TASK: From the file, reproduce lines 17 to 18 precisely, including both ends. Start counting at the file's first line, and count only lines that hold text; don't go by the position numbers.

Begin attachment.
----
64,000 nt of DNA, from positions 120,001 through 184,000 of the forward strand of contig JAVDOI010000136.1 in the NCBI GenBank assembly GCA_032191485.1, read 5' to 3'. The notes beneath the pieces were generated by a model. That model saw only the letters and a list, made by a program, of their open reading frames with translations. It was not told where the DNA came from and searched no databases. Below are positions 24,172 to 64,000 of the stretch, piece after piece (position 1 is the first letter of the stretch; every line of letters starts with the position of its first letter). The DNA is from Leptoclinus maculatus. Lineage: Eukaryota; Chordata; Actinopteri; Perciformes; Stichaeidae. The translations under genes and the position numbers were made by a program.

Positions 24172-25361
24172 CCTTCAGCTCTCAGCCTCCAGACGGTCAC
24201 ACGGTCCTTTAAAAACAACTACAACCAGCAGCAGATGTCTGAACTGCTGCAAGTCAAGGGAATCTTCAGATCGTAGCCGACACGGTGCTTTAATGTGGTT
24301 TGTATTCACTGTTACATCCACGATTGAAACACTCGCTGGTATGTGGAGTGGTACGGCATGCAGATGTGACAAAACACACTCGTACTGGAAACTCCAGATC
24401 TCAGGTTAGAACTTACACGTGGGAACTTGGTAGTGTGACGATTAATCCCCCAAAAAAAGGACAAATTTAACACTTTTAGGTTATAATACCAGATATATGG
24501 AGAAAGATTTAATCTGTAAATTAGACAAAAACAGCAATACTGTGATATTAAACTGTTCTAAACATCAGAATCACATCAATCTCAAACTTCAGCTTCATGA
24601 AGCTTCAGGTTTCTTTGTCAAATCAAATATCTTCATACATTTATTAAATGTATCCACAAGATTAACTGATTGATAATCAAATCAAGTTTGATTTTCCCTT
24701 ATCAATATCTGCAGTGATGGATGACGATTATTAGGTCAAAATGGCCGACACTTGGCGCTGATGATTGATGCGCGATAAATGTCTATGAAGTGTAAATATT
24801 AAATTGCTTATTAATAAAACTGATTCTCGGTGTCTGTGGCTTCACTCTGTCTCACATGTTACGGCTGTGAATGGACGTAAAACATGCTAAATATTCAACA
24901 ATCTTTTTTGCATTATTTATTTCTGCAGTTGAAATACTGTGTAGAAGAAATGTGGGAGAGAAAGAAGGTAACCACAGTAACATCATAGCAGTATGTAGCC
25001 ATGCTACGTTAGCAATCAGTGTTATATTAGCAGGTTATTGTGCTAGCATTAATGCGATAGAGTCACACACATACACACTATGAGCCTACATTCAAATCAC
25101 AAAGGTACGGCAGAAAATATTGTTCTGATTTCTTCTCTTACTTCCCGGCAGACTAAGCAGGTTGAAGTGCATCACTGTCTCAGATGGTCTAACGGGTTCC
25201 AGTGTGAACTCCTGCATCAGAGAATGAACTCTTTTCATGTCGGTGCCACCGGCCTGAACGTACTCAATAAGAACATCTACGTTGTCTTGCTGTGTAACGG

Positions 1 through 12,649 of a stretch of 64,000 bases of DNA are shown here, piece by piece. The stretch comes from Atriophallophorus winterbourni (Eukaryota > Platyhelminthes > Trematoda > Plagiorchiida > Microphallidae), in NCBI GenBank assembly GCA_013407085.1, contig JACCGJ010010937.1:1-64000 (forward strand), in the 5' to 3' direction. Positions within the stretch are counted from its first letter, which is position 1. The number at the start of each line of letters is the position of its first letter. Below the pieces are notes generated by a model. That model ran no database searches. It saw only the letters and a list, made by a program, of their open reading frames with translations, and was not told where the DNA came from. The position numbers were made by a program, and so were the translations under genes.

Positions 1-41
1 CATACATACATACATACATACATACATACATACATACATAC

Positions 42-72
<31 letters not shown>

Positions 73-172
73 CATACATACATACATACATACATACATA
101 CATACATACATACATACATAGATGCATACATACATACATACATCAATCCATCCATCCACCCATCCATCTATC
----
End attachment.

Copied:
1 CATACATACATACATACATACATACATACATACATACATAC

Positions 42-72